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Landline: Movie Review

I am a big fan of writer/director Gillian Robespierre’s 2014 comedy, “Obvious Child”.  Because of this, I was looking forward to seeing her team-up again with star Jenny Slate in the 90’s set comedy-drama “Landline”.  For you kiddos out there, the title refers to home phones and payphones, pretty much any phone that’s connected to a telephone pole. Can you imagine a time where you didn’t have a time where your phone didn’t go everywhere you went?   It was kind of great. Unfortunately, “Landline” isn’t.

Set in 1995 Manhattan, “Landline” follows the lives and relationships of three female members of the Jacobs family.  Ali (Abby Quinn) is a teenager who is so tough that when she goes out in the middle of the night, her father Alan (John Turturro) thinks she is too scary to get mugged.  Ali’s older sister Dana (Jenny Slate) is engaged to a super nice guy named Ben (Jay Duplass) but allows herself to have an affair with another guy.  Dana isn’t the only one having trouble staying faithful, as Ali discovers her father is also cheating on her mother Pat (Edie Falco).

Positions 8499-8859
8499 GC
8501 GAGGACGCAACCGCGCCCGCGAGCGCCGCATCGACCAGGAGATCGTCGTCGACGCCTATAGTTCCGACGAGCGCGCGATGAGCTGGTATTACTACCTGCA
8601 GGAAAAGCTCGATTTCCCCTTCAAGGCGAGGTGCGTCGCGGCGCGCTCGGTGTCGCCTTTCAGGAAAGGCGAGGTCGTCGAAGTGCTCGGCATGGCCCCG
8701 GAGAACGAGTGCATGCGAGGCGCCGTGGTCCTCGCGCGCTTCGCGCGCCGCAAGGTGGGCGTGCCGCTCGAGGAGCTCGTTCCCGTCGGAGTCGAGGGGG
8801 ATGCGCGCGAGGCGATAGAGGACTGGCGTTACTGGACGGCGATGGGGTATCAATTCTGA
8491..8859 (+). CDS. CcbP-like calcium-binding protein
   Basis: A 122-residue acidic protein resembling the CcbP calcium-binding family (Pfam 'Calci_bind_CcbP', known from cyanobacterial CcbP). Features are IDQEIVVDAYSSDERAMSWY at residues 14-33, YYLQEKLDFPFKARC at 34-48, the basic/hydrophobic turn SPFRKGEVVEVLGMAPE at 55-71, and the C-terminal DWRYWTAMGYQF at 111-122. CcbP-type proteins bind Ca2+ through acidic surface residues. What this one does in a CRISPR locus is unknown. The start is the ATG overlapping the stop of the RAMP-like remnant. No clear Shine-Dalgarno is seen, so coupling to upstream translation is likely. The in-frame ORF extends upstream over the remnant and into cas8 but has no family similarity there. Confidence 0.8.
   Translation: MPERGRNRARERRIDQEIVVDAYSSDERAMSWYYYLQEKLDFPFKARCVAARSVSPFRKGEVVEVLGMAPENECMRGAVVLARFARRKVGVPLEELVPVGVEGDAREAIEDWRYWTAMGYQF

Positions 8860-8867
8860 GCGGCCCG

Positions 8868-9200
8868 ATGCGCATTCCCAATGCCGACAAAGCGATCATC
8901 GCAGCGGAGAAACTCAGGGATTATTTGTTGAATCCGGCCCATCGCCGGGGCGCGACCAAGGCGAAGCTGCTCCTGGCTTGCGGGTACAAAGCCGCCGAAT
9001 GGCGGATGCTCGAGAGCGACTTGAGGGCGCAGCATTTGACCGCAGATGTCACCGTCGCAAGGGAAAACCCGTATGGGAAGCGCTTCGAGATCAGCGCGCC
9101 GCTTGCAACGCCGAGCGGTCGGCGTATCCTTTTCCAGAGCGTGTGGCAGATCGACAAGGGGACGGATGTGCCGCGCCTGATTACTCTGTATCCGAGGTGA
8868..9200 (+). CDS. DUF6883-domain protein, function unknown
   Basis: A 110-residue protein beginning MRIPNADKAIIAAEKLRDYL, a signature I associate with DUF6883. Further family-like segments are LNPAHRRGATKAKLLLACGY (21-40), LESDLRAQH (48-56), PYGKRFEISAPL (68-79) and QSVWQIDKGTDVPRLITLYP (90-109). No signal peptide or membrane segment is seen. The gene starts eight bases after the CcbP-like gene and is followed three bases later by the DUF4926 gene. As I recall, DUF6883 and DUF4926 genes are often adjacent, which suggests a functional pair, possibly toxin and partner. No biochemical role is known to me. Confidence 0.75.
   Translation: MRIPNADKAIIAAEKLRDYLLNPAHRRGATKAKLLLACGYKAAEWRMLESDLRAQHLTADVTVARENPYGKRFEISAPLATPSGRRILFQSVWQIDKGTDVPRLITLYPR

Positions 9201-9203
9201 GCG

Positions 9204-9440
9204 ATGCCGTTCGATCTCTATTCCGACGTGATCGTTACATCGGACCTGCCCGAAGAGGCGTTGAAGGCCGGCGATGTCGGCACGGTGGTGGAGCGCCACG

“Landline” features a terrific cast who really are a joy to watch here.  I really bought Quinn and Slate as siblings. Not only do they have a similar appearance but they share such great sisterly chemistry, even when they aren’t getting along.  Turturro and Falco are as good as you would expect them to be and Duplass does the most with what little he is given here.  The problem with “Landline” isn’t the performances, because it’s the cast that made the all-too-familiar storyline bearable.  The problem is that I couldn’t find anything about the characters to care about.  These are unhappy people who just don’t realize how good they have it.  If you like the cast, “Landline” may be something to catch at home on streaming, but it’s just not worth going to your local theater and shelling out $11+ on a ticket.

By: Marc Ferman